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NNSA Should Establish Clear Costs and Benefits Reporting for M&O Contracts, GAO Says

Despite the implementation of various reform initiatives over the years, the National Nuclear Security Administration (NNSA) continues to struggle in its oversight of management and operating contracts (M&O), according to a recent Government Accountability Office (GAO) audit report.

NNSA, the agency within the Department of Energy (DOE) responsible for the management and security of the nation’s nuclear weapons programs, relies on contractors to carry out this mission, often through the use of M&O contracts.

Two of NNSA’s major production sites that contribute to the maintenance of nuclear weapons—the Y-12 National Security Complex (Y-12) in Tennessee and the Pantex Plant in Texas—were managed and operated under separate M&O contracts until January 2013 when NNSA awarded a single M&O contract for both sites.

The National Defense Authorization Act for Fiscal Year 2013 as amended for fiscal year 2014 requires NNSA to report to Congress on the costs and benefits of the contract competition no longerthan 30 days following the award of an M&O contract.

GAO determined that although NNSA intended to reduce costs and improve efficiency by consolidating the Y-12 and Pantex M&O contracts, NNSA’s report to Congress on the benefits and costs of the contract was incomplete. NNSA failed to adequately describe key analyses and assumptions for cost savings estimates or provide an estimate of competition costs, a description of analysis of disruptions or delays and a description of unquantified benefits.

“As a result, NNSA’s report does not clearly and completely convey to Congress the agency’s expectations for cost savings, benefits, and contract competition costs over the life of the contract, or the basis for its conclusions about disruptions or delays,” GAO reported.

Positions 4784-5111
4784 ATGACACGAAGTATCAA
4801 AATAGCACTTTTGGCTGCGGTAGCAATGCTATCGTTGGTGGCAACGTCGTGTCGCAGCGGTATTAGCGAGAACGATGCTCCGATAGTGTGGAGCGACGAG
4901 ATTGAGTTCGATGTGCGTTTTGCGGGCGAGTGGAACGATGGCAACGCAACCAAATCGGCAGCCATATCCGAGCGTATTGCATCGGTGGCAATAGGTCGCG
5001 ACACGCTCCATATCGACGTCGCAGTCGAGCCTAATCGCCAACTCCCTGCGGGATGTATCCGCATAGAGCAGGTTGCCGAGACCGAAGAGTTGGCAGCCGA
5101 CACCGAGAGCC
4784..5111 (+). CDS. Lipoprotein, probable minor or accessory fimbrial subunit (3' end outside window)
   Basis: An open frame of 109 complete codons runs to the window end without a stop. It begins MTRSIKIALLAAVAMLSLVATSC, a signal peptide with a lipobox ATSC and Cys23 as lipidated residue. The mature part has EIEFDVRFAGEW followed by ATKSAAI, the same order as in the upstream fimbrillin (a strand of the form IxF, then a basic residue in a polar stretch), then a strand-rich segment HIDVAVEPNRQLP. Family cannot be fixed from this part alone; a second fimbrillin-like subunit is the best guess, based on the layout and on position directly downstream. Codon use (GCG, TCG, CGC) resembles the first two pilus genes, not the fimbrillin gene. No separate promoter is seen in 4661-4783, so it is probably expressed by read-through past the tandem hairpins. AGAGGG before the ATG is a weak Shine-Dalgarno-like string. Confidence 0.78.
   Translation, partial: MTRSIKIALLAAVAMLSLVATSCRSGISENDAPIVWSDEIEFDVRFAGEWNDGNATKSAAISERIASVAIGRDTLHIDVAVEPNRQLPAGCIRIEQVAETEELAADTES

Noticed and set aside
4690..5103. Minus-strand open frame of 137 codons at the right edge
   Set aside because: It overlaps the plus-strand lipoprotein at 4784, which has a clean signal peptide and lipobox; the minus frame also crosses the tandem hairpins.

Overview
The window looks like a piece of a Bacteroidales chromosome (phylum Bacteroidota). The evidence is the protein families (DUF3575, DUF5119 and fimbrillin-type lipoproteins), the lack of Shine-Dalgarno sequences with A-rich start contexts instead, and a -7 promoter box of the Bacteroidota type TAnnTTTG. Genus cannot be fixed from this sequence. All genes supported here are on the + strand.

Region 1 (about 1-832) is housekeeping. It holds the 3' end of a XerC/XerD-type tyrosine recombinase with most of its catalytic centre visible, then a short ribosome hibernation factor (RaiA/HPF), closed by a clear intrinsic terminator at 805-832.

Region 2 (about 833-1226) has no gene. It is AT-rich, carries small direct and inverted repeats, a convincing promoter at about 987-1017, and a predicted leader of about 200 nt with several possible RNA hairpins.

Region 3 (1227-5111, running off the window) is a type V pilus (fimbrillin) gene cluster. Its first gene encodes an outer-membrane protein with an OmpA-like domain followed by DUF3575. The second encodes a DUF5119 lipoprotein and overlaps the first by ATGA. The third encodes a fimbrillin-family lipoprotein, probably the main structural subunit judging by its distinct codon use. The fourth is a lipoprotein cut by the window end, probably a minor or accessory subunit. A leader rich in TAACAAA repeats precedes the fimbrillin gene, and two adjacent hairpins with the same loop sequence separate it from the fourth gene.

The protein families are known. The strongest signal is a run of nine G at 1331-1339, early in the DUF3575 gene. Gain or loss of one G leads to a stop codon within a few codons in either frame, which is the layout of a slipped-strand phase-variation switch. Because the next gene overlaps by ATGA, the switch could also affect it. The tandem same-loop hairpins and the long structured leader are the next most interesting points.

For example, although federal cost accounting standards and the GAO Cost Estimating and Assessment Guide both call for agencies’ cost estimates to be complete, NNSA’s report appears to have excluded hundreds of millions of dollars of competition costs.

NNSA reported that the agency’s total estimated competition cost was $3.3 million. NNSA’s estimate excluded both indirect costs, such as the cost of general administrative expenses, and the direct costs of federal salaries for personnel involved in conducting the contract competition.

The estimate also failed to include any increased costs over the life of the contract, including the cost savings incentive fee included in the contract fee structure, estimated at $262 million, and over $20 million in costs incurred by the new contractor after the contract award for its work during the 4-month transition period.

“We recognize there is uncertainty associated with future costs and estimates, however, NNSA’s report does not describe these limitations to its estimate of competition costs or associated data and assumptions,” GAO said, but, “Without describing these assumptions and limitations, which created uncertainty regarding total competition costs, NNSA’s report does not clearly and completely convey to Congress the immediate or anticipated costs to the agency, or the factors that may affect these costs, of the contract competition.”

This isn’t the first time NNSA’s management of M&O contracts has come into question. GAO said since the 1980s, it and others have identified issues with DOE and NNSA’s oversight of M&O contracts. Over the years, DOE has implemented a number of various reforms, but problems remain.

In 2013, for example, GAO reported NNSA’s M&O contractors differed in how they classified and allocated indirect costs at NNSA laboratories, limiting the ability to compare program costs across the laboratories. With the billions of dollars spent each year by M&O contractors to manage and operate these laboratories, it is critical NNSA effectively assess cost data and meaningfully compare cost management performance across laboratories.

Moreover, in April 2014, GAO said the Congressional Advisory Panel on the Governance of the Nuclear Security Enterprise charged with examining the NNSA governance model, described the relationship NNSA and M&O contractors as “dysfunctional.”

Moving forward, GAO recommended NNSA enhance the clarity and completeness of its future reports. NNSA concurred with this recommendation.

“Going forward, since the NDAA for fiscal year 2013, as amended, requires NNSA to report to Congress about the associated benefits and costs each time it awards an M&O contract at one of its facilities, NNSA has the opportunity to improve the clarity and completeness of its future reports, so that the information provided is more useful for congressional decision making and oversight," GAO concluded.

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